When you will be day trading, your decisions will be heavily influenced by technical analysis. You will be basing your strategies on the patterns and indicators you can see on your screen, so mastering and knowing which indicator to use on stocks is good preparation for the coming trading day. However, trading strategy changes with time and with the current events that contribute to the movement of the market so it is best that while you master the indicators, you also understand in parallel the market on a deeper level.
But before we delve into the indicators we could use, let us first know what are trading indicators, and why is it important to use them. Trading indicators, from the words themselves, indicate when you should do a trade. These are signals that help you know when to execute your purchase, and when to take your profits. It aims to show the trader the direction of the trend to determine the movement, the lack or existing momentum within the trading market, profit potentiality due to volatility, and determining the popularity through volume measurements.
There are also a lot of time frames that day traders could use but for day trading, the 5-10 minute charts will be your best friend. It is because the shorter the time frame, the quicker the trading setup will be shown in your chart. However, this is subjective. The timeframe that you use, and how you use it will depend on your trading strategy and your available time to trade.
As much as there are a lot of stocks that you could actually choose from, there are also a lot of trading indicators. They are roughly around 4,000 indicators but choose only a few that you could work around with. It is a common mistake for beginners to Building your trading screens and stuffing them with lots of indicators that will make you more confused, rather than confident in doing your trade. It will short circuit signal production because you are looking at the market from too many angles at once, and there’s too much noise to consider when there’s a lot that you are looking at.
For beginners, here are the recommended indicators that you can use.
1. Relative Strength Index (RSI)
Relative Strength Index, or RSI, was created by J. Welles Wilder Jr., who suggested that the momentum of an asset could be used as a prediction of a buying and selling opportunity. It is expressed as a single line with a figure ranging between 0 to 100. For the general rule of thumb – if an asset is around the 30 levels, it is considered as oversold; an asset around the 70 levels generally means that it is overbought. RSI is one of the best momentum indicators because it indicates market conditions and warning signals for dangerous price movements. It also tells when a crossover in the market trend has occurred.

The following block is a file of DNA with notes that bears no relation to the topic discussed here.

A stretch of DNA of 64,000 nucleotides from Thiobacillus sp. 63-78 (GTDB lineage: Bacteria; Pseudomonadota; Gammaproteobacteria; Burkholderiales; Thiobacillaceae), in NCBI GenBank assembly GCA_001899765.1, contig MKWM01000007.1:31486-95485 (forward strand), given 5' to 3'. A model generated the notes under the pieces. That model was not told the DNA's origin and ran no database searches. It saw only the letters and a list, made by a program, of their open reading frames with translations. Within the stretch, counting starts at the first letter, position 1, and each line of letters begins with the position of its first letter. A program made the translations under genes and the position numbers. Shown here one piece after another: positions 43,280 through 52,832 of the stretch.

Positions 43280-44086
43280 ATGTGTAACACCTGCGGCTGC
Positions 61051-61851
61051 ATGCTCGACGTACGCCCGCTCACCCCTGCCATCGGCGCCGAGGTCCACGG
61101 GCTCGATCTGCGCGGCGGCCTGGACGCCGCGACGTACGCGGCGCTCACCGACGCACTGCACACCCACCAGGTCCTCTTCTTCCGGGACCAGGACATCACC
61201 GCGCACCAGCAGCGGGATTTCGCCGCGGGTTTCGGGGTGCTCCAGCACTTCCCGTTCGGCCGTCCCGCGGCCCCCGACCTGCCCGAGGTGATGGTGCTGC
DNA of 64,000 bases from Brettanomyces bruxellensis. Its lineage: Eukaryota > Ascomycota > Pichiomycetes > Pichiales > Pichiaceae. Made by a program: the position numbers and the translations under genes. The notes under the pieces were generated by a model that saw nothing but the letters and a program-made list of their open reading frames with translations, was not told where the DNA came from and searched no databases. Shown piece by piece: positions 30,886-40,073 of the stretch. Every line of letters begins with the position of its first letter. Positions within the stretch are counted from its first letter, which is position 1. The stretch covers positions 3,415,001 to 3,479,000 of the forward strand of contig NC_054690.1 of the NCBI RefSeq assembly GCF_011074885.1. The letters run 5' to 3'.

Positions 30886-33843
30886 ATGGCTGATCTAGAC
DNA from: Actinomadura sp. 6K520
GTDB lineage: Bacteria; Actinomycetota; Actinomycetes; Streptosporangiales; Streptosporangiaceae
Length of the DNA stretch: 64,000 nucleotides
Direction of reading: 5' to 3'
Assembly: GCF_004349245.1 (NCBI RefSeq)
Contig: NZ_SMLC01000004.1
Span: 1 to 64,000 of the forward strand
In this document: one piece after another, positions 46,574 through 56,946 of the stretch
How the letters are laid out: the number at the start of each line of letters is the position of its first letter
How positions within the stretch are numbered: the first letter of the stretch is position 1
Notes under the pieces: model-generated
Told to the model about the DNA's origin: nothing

Overbought signals may suggest to day traders that they should take profits and secure their gains before the stock price falls or corrects itself. In contrast, an oversold signal could mean that the stock is reaching maturity, and will enter a rally or consolidation before the stock price goes higher, or breakout.
2. Moving average convergence divergence (MACD)
Moving average convergence divergence, or MACD, is another intraday trading indicator that is most used by day traders, mainly because it shows the relationship between two moving averages of a stock price. Let us dissect first the words on this indicator. Moving averages look back at price actions over a specific period. ‘Convergence’ refers to two moving averages coming or meeting together, while ‘divergence’ means that they are moving away from each other. If moving averages are converging, it means the momentum of the stock is decreasing, whereas if the moving averages are diverging, momentum is increasing.
This indicator is very powerful for novice traders. It is because it provides information about the momentum of the market, trends, trend reversal, buy calls, and stop-loss points. It helps day traders examine rapid price change, and allows them to find out trading opportunities in the direction of the current market trend.
A general rule of thumb for this indicator is that when the MACD line crosses below the signal line, it signifies a bearish trend. A bullish trend is signaled when the MACD line crosses above the signal line.
3. Bollinger bands
Bollinger bands, on the other hand, indicate the volatility of the market. It provides a range within which the price of an asset is being typically traded by showing its bandwidth. The closer or narrower the bands are, the lower the expected or perceived volatility of the stock, or in other words, the market is quiet. The wider the band, the higher the stock price volatility or the market is having too much noise.
This indicator is useful for recognizing when an asset is trading outside its usual levels. As a general rule of thumb, when a price continually moves outside the parameters of the band, it signifies an overbought position. When it moves below the lower band, it means it is oversold
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